Monday, 11 June 2018 10:29

Certification, Legislation Related to Non-OEM Parts Get Spotlighted at Convention

Written by
Ray Colas, director of government affairs for LKQ Corporation Ray Colas, director of government affairs for LKQ Corporation


Speakers representing insurers and non-OEM parts manufacturers, distributors and certifiers offered a variety of perspectives from the podium at the recent Automotive Body Parts Association (ABPA) annual convention.

Patrick Burnett, who leads material damage operations for Nationwide Insurance, told non-OEM parts industry representatives at the event that alternative parts played a significant role in the almost 700,000 estimates for the insurer’s auto claims last year.

“I won’t get into exact numbers, but I will tell you almost half of the part dollars that we wrote came from alternative parts,” Burnett said.

He said that as a financial organization, the cost of those parts is important.

“But I’m almost more interested in quality and how quickly you can get that part where it needs to go and how you work with repair facilities and others to facilitate a good, solid repair,” he said. “For crash parts, we look for NSF- or CAPA-certified parts, and NSF-certified distributors to deliver those crash parts. To us that’s very important. It’s important to know the quality of what’s going on our estimates and what may be delivered to those repair facilities as those parts go onto vehicles.”

Burnett was asked about his view of the outlook for body shops. He said driver safety and assistance technology will continue to make repairs more complex.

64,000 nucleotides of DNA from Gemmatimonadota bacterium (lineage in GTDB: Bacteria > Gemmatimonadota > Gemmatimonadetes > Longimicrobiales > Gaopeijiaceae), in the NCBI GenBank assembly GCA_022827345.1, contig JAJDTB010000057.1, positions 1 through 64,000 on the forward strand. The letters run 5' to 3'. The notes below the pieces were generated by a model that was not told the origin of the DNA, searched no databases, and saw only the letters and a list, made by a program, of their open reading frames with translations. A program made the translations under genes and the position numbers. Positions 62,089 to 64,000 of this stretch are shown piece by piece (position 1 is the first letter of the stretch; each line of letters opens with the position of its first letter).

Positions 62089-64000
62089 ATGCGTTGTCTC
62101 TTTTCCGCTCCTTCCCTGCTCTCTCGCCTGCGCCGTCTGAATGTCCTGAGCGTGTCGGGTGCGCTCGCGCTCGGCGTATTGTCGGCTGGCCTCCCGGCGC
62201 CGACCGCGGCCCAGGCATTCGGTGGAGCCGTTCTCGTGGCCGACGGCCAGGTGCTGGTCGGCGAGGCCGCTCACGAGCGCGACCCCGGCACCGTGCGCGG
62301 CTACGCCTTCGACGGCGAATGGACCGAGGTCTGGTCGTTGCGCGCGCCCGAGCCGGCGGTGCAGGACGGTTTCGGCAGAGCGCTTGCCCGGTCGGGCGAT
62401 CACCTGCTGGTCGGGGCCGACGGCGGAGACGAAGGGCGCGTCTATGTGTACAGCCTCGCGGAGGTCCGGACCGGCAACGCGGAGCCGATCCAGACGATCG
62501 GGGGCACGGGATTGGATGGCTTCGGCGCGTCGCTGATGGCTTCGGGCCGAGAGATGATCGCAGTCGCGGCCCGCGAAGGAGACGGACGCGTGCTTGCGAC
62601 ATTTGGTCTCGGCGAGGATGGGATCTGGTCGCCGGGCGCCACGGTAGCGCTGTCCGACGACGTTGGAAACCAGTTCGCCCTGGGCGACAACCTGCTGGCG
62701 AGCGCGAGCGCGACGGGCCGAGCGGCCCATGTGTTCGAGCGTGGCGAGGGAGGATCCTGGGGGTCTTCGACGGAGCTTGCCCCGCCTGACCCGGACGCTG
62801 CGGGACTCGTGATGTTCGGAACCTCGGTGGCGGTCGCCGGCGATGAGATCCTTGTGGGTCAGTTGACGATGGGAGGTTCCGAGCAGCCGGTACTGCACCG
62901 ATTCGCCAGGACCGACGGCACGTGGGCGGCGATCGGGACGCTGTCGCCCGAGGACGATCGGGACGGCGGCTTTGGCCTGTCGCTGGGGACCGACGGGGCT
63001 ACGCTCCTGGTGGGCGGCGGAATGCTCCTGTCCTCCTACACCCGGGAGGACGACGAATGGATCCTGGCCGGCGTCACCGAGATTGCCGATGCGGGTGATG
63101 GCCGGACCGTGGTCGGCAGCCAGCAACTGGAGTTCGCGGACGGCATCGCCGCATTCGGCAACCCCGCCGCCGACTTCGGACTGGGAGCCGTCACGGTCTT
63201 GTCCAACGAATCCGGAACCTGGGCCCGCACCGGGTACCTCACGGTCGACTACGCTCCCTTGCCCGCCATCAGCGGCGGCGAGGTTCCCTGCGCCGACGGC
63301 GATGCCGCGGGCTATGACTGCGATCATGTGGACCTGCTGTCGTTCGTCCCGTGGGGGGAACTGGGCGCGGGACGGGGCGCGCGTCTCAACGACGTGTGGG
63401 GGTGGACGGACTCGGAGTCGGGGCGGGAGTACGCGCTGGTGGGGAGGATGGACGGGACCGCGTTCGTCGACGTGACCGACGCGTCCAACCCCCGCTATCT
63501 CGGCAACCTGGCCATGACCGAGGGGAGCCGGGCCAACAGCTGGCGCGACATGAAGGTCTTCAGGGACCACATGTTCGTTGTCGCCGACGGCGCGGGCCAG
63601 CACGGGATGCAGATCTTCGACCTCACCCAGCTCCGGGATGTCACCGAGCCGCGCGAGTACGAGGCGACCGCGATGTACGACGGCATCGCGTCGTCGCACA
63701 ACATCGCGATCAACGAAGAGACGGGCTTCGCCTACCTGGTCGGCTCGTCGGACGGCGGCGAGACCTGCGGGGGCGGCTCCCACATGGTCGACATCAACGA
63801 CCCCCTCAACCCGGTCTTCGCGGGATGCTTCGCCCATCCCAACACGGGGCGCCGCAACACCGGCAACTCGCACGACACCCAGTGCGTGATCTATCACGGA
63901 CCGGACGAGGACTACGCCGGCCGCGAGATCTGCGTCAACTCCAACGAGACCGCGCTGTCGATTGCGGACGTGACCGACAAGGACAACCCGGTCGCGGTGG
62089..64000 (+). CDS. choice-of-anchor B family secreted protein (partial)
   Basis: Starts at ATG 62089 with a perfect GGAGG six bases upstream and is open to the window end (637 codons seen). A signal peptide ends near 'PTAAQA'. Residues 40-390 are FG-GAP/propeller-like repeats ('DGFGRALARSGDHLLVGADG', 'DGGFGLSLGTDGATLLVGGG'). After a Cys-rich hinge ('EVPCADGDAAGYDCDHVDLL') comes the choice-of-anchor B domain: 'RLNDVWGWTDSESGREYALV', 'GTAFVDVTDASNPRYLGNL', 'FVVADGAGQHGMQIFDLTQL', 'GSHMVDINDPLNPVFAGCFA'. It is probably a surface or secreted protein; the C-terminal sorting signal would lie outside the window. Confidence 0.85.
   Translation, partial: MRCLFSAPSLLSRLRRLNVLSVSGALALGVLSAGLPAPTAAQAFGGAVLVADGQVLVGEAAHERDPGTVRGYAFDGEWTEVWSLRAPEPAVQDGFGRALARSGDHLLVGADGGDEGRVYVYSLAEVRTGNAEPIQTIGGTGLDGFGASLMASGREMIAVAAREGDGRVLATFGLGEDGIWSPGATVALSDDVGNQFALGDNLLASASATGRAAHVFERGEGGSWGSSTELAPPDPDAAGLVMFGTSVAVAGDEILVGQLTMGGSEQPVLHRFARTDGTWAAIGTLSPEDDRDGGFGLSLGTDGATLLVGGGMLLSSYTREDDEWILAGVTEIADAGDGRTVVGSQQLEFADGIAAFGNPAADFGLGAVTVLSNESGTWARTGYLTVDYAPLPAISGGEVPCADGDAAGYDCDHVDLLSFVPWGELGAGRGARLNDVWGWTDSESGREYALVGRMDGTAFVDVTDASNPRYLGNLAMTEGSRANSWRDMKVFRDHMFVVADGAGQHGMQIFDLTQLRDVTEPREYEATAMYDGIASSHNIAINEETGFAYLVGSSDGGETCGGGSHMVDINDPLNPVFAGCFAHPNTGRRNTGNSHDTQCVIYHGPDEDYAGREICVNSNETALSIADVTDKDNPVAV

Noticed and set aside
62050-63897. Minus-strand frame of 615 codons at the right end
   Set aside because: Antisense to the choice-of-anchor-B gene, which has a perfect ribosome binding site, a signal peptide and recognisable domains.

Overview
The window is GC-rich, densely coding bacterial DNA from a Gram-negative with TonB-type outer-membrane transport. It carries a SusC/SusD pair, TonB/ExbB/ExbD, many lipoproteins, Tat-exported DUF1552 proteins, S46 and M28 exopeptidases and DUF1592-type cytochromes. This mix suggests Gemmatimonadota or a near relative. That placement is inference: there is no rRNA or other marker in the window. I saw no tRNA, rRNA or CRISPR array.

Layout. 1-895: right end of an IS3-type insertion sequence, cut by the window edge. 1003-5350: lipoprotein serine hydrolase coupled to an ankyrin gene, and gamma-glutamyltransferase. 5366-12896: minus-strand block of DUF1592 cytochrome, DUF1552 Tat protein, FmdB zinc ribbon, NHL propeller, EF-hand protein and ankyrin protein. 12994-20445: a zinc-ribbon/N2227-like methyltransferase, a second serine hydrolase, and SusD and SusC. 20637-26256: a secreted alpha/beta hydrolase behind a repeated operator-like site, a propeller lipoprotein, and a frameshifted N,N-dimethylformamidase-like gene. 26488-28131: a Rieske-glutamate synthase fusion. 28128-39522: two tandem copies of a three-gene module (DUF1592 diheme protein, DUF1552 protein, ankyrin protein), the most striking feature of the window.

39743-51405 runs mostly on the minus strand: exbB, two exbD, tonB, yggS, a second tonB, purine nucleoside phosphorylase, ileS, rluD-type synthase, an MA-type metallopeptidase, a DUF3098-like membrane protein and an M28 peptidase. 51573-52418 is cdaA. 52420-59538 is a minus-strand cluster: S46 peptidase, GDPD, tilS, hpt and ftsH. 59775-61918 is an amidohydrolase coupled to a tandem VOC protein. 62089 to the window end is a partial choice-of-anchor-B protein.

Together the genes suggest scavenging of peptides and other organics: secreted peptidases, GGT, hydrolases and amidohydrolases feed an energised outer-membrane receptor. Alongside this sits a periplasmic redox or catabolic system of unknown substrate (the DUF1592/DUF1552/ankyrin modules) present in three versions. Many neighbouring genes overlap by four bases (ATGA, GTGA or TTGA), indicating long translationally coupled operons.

“It’s going to change who’s able to repair that car, who should be repairing that car,” he said. “It will change the make-up of the repair industry; I’m very confident of that.”

He acknowledged it will be tough for smaller collision repair operations to keep up.

“The larger shops that are committed to the equipment, the training [and] the certification path and that have the money [and] the capital outlay that it takes to make that happen will be well-positioned for the future,” he said. “I think those [that] are not, those who are just saying, ‘I’m just going to … do what I’ve always done,’ at some point the [car population] that they’ll have available to repair is going to shrink.”

Returning to the subject of certification, Bob Frayer of NSF International said his organization is launching certification of non-OEM radiator supports. He also urged the aftermarket parts industry to ensure that non-OEM parts such as bumper covers allow for the proper functioning of proximity sensors and rearview cameras.

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